It is true that the price book changes announced by defendants in 1963 represented a change in policy in the use of these books, since they were accompanied by an expressed intention to quote discounts of twenty-four per cent off book.
This clearly negates any characterization of this later book price as "realistic." It is for this reason, among others, that plaintiffs chose for comparison purposes the price book in effect commencing in the spring of 1961.
Plaintiffs are comparing this book with the 1952 book to establish damages. Since these books served the same function, defendants' objections to this comparison is unsound.
The record supports plaintiffs' second proposition. In the period from 1948 to mid-1959, the book prices of GE, Westinghouse and Allis for units of ten megawatts and over sold to utilities and governmental agencies ("all units") rose steadily and, except for minor variations, in approximately the same amounts.
In the same period, the average discount off book given to buyers for all units was generally small. The average discount for all units from the first quarter of 1949 to the second quarter of 1959 was less than five per cent, and the greatest average discount for any quarter from 1948 to the first quarter of 1959 for all units was 10.3 per cent during the "white sale" in the first quarter of 1955.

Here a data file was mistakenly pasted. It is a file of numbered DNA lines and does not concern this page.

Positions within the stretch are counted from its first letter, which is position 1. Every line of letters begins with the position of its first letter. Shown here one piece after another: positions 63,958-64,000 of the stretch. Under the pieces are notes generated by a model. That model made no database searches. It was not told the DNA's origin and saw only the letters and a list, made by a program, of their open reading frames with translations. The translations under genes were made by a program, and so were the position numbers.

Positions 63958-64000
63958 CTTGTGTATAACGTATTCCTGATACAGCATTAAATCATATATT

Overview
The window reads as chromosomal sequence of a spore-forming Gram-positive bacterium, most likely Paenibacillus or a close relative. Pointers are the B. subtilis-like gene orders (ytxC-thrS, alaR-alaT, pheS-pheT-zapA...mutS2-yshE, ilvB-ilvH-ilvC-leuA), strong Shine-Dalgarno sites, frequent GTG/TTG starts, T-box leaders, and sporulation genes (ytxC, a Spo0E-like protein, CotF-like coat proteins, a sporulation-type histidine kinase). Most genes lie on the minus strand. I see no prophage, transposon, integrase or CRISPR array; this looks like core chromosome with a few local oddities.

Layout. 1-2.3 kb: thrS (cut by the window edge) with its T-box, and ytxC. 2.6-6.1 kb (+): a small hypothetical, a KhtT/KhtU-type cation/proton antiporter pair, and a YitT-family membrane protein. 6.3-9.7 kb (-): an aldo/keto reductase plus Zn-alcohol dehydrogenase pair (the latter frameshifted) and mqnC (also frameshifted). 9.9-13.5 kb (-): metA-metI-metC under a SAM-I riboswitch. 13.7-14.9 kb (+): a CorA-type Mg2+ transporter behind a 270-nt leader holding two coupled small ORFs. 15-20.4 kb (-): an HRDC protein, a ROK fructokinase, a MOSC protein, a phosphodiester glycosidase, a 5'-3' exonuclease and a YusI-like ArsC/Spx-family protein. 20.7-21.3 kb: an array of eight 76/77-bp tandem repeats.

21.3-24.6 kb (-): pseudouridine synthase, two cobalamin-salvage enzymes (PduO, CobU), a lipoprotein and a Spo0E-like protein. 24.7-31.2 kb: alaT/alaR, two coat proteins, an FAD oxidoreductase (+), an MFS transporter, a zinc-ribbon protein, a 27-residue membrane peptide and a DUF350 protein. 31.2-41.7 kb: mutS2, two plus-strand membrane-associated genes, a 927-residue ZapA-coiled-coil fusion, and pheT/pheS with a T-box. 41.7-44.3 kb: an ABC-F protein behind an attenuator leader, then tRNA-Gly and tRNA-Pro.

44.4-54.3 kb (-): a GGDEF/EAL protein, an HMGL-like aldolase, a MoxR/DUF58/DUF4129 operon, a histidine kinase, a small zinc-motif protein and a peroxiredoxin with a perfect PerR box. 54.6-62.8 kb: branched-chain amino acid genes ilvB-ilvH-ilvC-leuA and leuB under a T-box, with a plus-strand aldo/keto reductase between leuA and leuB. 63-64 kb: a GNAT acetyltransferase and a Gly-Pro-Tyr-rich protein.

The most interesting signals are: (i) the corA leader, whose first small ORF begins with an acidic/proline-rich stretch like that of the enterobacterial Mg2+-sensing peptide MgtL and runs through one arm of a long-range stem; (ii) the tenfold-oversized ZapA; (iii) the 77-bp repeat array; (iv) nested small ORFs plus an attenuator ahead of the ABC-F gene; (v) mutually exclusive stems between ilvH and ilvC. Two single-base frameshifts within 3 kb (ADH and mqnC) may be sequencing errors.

In the years 1952 and 1953 particularly, discount off book averaged less than five per cent.
Therefore, in the period when the conspiracy was in operation, average order prices on units sold hovered close to book,
and this was also true of cross-compound units (the type here involved), although the sales of these, much fewer in number, were not as close to book as the others.
The record is overwhelming that this result was not achieved by chance, since a primary aim of the conspiracy was to keep order prices as close as possible to book.
Therefore, plaintiffs' second proposition - that order prices stayed remarkably close to book price during the conspiracy - is borne out by the evidence.
As to proposition (3), in the period after July 1959, book and order prices both began a steady decline. In July 1959, each manufacturer reduced its book price, and these book prices remained in effect until October of that year. At that point, the manufacturers lowered their book prices an average of five per cent.
These book prices continued until 1961. In March 1961, GE reduced its book price by 12.5 per cent and Westinghouse did the same in April.
In May 1963, GE substantially revised its handbook prices and announced a new price policy under which GE would quote twenty-four per cent off the new handbook prices to all customers. Westinghouse did the same in December 1963.
Although book prices declined steadily in the post-1959 period, order prices declined even more, and the level of the market in terms of discount off book dropped sharply. Thus, from a range of up to 10.3 per cent in the pre-1959 period, average discounts by quarter for all units in the post-1959 years went as high as 36.5 per cent in the first quarter of 1961.
The average discount off book for the period from July 1959 to December 1963 was 26.9 per cent.